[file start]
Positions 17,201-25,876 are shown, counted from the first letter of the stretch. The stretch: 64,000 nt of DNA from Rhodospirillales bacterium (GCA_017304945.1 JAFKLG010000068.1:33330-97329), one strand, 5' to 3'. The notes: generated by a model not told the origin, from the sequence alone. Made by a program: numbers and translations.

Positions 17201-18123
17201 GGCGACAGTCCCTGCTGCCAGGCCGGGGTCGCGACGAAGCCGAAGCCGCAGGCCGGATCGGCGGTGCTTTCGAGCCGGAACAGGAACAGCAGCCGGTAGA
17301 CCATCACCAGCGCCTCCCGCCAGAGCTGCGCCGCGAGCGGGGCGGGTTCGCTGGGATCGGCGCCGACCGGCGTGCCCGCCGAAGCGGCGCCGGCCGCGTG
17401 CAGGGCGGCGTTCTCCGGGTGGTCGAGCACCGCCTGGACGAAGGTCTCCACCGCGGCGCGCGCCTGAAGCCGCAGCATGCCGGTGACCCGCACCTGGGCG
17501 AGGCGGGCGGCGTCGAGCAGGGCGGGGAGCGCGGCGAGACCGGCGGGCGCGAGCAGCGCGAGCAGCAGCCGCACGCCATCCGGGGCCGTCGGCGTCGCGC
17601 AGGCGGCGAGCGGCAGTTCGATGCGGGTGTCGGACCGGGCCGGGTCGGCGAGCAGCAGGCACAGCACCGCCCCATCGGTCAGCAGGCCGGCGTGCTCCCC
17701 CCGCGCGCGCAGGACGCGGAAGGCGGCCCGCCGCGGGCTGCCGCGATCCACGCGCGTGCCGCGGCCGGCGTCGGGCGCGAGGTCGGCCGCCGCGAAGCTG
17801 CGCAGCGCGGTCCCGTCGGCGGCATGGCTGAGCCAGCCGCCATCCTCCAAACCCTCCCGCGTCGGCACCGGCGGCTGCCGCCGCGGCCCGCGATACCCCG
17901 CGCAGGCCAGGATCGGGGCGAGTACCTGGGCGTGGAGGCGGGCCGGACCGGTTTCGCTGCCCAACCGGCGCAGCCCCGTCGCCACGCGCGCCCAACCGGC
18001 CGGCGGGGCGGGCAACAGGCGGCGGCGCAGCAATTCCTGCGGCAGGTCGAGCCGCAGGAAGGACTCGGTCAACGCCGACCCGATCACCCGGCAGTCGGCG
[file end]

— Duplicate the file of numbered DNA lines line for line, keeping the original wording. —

Positions 17,201-25,876 are shown, counted from the first letter of the stretch. The stretch: 64,000 nt of DNA from Rhodospirillales bacterium (GCA_017304945.1 JAFKLG010000068.1:33330-97329), one strand, 5' to 3'. The notes: generated by a model not told the origin, from the sequence alone. Made by a program: numbers and translations.

Positions 17201-18123
17201 GGCGACAGTCCCTGCTGCCAGGCCGGGGTCGCGACGAAGCCGAAGCCGCAGGCCGGATCGGCGGTGCTTTCGAGCCGGAACAGGAACAGCAGCCGGTAGA
17301 CCATCACCAGCGCCTCCCGCCAGAGCTGCGCCGCGAGCGGGGCGGGTTCGCTGGGATCGGCGCCGACCGGCGTGCCCGCCGAAGCGGCGCCGGCCGCGTG
17401 CAGGGCGGCGTTCTCCGGGTGGTCGAGCACCGCCTGGACGAAGGTCTCCACCGCGGCGCGCGCCTGAAGCCGCAGCATGCCGGTGACCCGCACCTGGGCG
17501 AGGCGGGCGGCGTCGAGCAGGGCGGGGAGCGCGGCGAGACCGGCGGGCGCGAGCAGCGCGAGCAGCAGCCGCACGCCATCCGGGGCCGTCGGCGTCGCGC
17601 AGGCGGCGAGCGGCAGTTCGATGCGGGTGTCGGACCGGGCCGGGTCGGCGAGCAGCAGGCACAGCACCGCCCCATCGGTCAGCAGGCCGGCGTGCTCCCC
17701 CCGCGCGCGCAGGACGCGGAAGGCGGCCCGCCGCGGGCTGCCGCGATCCACGCGCGTGCCGCGGCCGGCGTCGGGCGCGAGGTCGGCCGCCGCGAAGCTG
17801 CGCAGCGCGGTCCCGTCGGCGGCATGGCTGAGCCAGCCGCCATCCTCCAAACCCTCCCGCGTCGGCACCGGCGGCTGCCGCCGCGGCCCGCGATACCCCG
17901 CGCAGGCCAGGATCGGGGCGAGTACCTGGGCGTGGAGGCGGGCCGGACCGGTTTCGCTGCCCAACCGGCGCAGCCCCGTCGCCACGCGCGCCCAACCGGC
18001 CGGCGGGGCGGGCAACAGGCGGCGGCGCAGCAATTCCTGCGGCAGGTCGAGCCGCAGGAAGGACTCGGTCAACGCCGACCCGATCACCCGGCAGTCGGCG